three Matthew Knights of this parish. Kelly’s Directory of 1901 records Matthew Knight as being the hotelier. We continue up the Vale of Ewyas and through Gospel Pass where the road surface is being replaced. Beyond, old Radnorshire lies in sunshine.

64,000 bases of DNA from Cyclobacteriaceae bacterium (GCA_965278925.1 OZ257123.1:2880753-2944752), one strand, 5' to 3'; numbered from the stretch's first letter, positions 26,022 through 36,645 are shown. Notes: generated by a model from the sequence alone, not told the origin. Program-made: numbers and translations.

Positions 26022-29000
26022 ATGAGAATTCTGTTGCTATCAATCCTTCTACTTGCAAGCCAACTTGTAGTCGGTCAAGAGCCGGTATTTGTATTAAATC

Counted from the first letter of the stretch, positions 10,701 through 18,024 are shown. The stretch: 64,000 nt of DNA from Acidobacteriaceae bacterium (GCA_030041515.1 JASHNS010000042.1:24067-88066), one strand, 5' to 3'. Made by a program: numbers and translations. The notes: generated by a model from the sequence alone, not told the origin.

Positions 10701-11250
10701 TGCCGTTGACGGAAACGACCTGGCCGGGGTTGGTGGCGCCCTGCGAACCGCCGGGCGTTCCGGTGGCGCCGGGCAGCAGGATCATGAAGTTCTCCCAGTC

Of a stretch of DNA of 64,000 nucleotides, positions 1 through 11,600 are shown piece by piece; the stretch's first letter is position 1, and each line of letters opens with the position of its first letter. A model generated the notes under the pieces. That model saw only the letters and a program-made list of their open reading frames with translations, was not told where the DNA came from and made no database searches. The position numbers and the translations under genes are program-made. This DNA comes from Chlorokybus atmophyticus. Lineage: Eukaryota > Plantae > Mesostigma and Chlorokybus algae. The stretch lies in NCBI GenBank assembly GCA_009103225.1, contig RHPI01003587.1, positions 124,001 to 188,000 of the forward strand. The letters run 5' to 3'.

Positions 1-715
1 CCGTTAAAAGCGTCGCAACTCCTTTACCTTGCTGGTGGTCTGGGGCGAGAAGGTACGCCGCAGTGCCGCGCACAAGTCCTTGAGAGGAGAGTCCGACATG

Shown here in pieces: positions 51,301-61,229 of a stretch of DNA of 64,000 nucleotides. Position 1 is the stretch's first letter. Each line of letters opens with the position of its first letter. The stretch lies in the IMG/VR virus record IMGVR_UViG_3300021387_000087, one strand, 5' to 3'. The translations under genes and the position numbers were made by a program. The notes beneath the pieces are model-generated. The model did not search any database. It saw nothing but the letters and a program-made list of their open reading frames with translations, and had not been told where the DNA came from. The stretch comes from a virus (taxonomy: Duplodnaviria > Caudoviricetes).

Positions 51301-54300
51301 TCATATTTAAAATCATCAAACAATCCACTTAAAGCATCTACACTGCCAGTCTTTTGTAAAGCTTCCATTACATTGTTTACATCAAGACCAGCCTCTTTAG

Wednesday 14th October – Mortimer Forest – From the Vinnalls car park trails lead into the forest. A loud tapping comes from overhead where a Nuthatch is standing on an Oak branch hammering at a nut it has jammed into it. A sudden roar envelopes the hills as an RAF Hercules transport aircraft skims the treetops. The track passes above Peelies Pond which looks muddy and discoloured. The wide gravel Forestry Commission track runs along the hillside under High Vinnalls. Below is the bed of a dried up stream. A flock of finches flies overhead, probably Redpoll from the calls. The track comes to a junction. One path leads off round Aston Copse, another up towards Brush Wood and my path heads down towards the hamlet of Pipe Aston. At the edge of the wood, a field heads westwards. A house is hidden in the woods – Juniper Cottage according to the 1888 map. Someone is hanging a bright red blanket over the railings to air. An old Oak stands in magnificent solitude in the field. A sunken, stony path then climbs up Juniper Hill. It emerges from the dark woods into a sunlit Aston Common on top of the hill. Ravens croak from the woods. The track continues around the hill, but a smaller path goes straight ahead and drops down to Pitch Coppice. It is damp and muddy underfoot – a change from the dry, dusty paths which make up the majority of the trails at the moment. There are numerous deer hoof-prints in the mud. Crossbills are calling loudly from above but remain out of sight. The trails runs around the edge of Pitch Coppice and then joins the road. Beside the road, heading back towards Ludlow are two sites of the Mortimer Geological Trail, firstly a quarry showing the Much Wenlock Limestone Formation of alternating layers of limestone and mudstone and secondly, another quarry with the Uppermost Much Wenlock Limestone Formation consisting of nodular limestone.